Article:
Minden Hills, a town of about 6,100 people located three hours north of Toronto, had among the worst test results in the country, according to the analysis of 2020 test data provided by the Canadian Internet Registration Authority (CIRA). Of the 960 tests conducted in Minden Hills last year, only four met both of the CRTC’s performance objectives. The median download speed for all tests in Minden Hills was 3.275 mbps, far short of the CRTC’s performance objective of 50 mbps. The median upload speed was 0.62 mbps, nowhere near the CRTC’s 10 mbps standard. (The median is the middle value separating the higher half from the lower half of a range of numbers.)

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Poor internet service, Devolin says, is the biggest drag on local development: “Anybody that chooses to move to an area or operate or expand a business, all of them have a need for connectivity.” He called his home internet service provider about 50 times last year about connectivity problems, he said, but got little satisfaction and has never received the promised upload and download speed he pays for.

Devolin said there have been marginal improvements this year and there are plans afoot for additional upgrades, but the situation still leaves much to be desired: “If 10 was perfection and zero was the status quo…it’s (now) a 2/10.”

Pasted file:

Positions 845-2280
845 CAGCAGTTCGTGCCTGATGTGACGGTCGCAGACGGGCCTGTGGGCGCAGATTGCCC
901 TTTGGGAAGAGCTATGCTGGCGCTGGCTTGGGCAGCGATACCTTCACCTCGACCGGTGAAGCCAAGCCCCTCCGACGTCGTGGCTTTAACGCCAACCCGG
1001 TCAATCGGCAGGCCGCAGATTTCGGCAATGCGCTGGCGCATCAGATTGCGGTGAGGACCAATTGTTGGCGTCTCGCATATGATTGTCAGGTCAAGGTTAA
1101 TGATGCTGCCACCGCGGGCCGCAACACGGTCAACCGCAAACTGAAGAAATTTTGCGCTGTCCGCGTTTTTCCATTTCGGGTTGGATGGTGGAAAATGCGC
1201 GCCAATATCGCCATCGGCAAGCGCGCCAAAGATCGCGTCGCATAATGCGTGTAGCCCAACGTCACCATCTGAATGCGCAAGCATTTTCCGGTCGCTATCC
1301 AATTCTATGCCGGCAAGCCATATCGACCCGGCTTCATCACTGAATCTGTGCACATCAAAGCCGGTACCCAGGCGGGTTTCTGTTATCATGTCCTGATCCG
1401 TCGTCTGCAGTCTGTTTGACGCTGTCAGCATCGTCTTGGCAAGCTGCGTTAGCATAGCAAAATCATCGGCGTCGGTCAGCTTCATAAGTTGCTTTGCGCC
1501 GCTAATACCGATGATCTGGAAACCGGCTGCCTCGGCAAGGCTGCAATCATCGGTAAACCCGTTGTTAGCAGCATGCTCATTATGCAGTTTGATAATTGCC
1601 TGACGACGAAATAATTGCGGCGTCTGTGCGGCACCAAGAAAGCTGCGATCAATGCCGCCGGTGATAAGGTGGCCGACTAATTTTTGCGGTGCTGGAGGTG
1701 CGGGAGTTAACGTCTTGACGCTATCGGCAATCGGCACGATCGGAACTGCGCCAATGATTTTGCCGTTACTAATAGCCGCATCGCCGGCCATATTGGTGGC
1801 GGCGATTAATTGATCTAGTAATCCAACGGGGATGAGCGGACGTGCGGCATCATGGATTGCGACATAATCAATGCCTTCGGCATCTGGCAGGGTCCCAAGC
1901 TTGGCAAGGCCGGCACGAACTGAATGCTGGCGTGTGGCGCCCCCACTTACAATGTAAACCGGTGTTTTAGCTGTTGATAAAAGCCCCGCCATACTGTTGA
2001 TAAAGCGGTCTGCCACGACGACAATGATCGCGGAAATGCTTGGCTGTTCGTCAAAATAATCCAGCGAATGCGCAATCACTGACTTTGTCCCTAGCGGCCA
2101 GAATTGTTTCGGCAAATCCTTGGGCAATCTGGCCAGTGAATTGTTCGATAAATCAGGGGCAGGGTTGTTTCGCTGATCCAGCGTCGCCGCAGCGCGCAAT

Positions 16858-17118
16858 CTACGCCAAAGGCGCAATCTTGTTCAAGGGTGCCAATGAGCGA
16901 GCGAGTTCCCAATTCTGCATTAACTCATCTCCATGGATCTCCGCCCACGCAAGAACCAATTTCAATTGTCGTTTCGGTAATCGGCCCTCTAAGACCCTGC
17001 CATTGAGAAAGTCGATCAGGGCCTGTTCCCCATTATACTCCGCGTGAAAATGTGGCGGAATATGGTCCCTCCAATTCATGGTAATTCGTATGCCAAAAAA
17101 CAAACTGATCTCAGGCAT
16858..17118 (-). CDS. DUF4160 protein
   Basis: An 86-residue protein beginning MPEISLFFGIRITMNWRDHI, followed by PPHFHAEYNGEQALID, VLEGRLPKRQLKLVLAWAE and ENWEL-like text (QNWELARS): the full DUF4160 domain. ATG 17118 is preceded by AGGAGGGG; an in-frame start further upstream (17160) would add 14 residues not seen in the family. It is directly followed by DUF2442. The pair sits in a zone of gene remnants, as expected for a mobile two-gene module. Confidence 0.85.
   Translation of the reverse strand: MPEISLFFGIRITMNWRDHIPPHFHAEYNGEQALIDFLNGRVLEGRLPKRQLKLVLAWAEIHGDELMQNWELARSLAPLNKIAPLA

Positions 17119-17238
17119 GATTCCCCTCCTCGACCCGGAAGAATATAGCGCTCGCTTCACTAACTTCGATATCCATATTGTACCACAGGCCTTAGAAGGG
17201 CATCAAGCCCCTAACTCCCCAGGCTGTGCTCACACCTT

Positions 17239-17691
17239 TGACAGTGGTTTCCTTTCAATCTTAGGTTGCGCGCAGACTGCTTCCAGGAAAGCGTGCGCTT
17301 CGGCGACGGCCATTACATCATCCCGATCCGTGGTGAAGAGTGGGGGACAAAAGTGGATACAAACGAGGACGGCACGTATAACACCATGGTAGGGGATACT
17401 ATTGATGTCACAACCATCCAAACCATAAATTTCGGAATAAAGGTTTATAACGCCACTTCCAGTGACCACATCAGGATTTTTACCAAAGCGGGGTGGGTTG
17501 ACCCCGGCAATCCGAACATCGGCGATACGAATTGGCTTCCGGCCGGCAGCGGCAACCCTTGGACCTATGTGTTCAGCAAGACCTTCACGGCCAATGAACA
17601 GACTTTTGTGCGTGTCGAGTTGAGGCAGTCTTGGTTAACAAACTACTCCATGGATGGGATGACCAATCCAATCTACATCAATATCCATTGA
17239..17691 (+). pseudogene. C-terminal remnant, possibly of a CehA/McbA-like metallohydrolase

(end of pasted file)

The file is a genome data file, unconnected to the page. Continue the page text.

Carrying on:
The CRTC says 87.4 per cent of households in Canada can access speeds of at least 50/10 mbps, but this drops to 45.6 per cent in rural areas. Higher download speeds allow users to retrieve online content such as web pages, videos, files, or music more quickly. Upload speed dictates how fast pictures, music, and documents can be uploaded and shared.

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The Data Hub, launched in January by the Local News Research Project at Ryerson University’s School of Journalism, analyzed the results of 68,813 tests that internet users completed last year using CIRA’s performance test. CIRA, a national not-for-profit organization that promotes trust in the internet, launched the test in 2015, and since then people who want to determine their connection speed have performed nearly one million tests.